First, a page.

On the other hand, Feldman, (2012) noted that water quantity is a water pollution matter that is inseparable with water quality. Increase in population impacts to the water supply by causing an increase in the quantity of quality water demanded. It, therefore, becomes a difficult issue to respond to when the quality of water is affected by various pollutants yet the growing population requires more water that is safe for their health. Moreover, controlling water pollution to deliver the quality that meets the quantity demanded by the public become more expensive with growth in population.

Response to question 3

Irrigation is of concern to the ecologists because it results in the alteration of the quality and quantity of water. Bases on the hydrological changes that emanate from construction of larger irrigation schemes, (Dixon et al., 2013) report that certain phenomena occur in many instances where the sources of water for irrigation are rivers. These comprise; reduced river discharge downstream, increased rate of evaporation in the irrigated area, increase in groundwater recharge, the rise in water table, and an increase in drainage flow. All the aforementioned are central to ecologists’ interests.

Irrigation while facilitating the application of water on the agricultural land has certain pros and cons worth highlighting. The advantages of irrigation according to Dixon et al. (2013) include; providing an opportunity for efficient application of water. Irrigation through various methods is controlled to promote uniform application of water to the plants and crops. As a result, water is directed towards the target use, thus, effective control of the water supply and nutrients applied on the agricultural land. With irrigation, there is improved plant growth, fertilizer, pesticides, and herbicides are better managed, there is an increase in crop yield that is a better quality and reduction in the run-off downstream. On the other hand, Dixon et al. (2013) inform on the disadvantages of irrigation to include increased salinity, the rise in water table, reduces river discharge, and water logging which creates the breeding ground for mosquitoes, thus, encourages spread of malaria.

I suggest that future water management approaches take into consideration steps to; first, eliminate single-pass cooling in industries and factories and encouraging the use of fans and re-circulate chilled water. Second, adopt a culture of optimizing cooling towers. The third and most realistic real-world water management approach is to ensure that all detected leakages along water pipelines and households are resealed.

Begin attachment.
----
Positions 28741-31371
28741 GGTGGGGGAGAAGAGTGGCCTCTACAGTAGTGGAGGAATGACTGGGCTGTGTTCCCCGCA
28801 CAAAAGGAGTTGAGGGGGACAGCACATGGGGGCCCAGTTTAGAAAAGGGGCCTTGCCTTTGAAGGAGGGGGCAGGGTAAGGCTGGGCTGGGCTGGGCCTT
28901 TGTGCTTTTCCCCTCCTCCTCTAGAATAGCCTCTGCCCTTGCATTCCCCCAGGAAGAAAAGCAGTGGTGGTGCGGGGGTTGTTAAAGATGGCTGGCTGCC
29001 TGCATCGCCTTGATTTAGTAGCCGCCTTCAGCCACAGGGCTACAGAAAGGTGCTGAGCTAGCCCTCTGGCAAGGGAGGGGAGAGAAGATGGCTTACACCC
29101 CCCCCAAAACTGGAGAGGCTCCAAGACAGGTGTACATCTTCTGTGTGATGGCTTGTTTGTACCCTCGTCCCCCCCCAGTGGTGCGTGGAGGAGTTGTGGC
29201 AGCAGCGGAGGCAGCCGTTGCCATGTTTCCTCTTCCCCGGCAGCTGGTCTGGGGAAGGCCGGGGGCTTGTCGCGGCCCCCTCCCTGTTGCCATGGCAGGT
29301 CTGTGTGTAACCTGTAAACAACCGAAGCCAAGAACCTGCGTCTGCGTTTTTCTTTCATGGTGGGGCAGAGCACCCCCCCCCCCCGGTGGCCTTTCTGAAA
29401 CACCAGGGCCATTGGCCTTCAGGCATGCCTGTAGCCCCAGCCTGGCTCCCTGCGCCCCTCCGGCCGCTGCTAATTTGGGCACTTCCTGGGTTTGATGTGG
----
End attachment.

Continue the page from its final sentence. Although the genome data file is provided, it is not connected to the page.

Response to Question 4

I concur with the statement that water stress is most vivid in megacities. First, water scarcity is a problem in many megacities due to increased per capita consumption of water. Jenerette and Larsen (2006) noted that massive change in population size makes controlling various aspects of water pollution more expensive. The result is increased degradation of water quality which determines the quantity to be supplied. When the quality of water is affected, there is less water to be supplied to meet the high demand hence scarcity. Second, megacities are a characteristic of rapid population growth which interferes with the existing plans by requiring major water planning as well as management changes and infrastructures. For example, megacities including Nigeria, Indonesia, Dhaka, and Bangladesh have been projected to witness a population growth from 60 to 75 percents (Feldman, 2012). The rapid increase in the size of population for the aforementioned cities is not evenly spread, thus, their water management agencies have no adequate time to progressively put in place effective essential infrastructure as well as management capacities to cure the different water-dependent services.

References

Dixon, J., Scura, L., Carpenter, R., & Sherman, P. (2013). Economic analysis of environmental impacts. Routledge.

Feldman, D. L. (2012). Water. Cambridge, UK: Polity.

Jenerette, G. D., & Larsen, L. (2006). A global perspective on changing sustainable urban water supplies. Global and planetary Change, 50(3), 202-211.

McKinney, M. L., Schoch, R. M., & Yonavjak, L. (2007). Environmental science: Systems and solutions. Sudbury, Mass: Jones and Bartlett.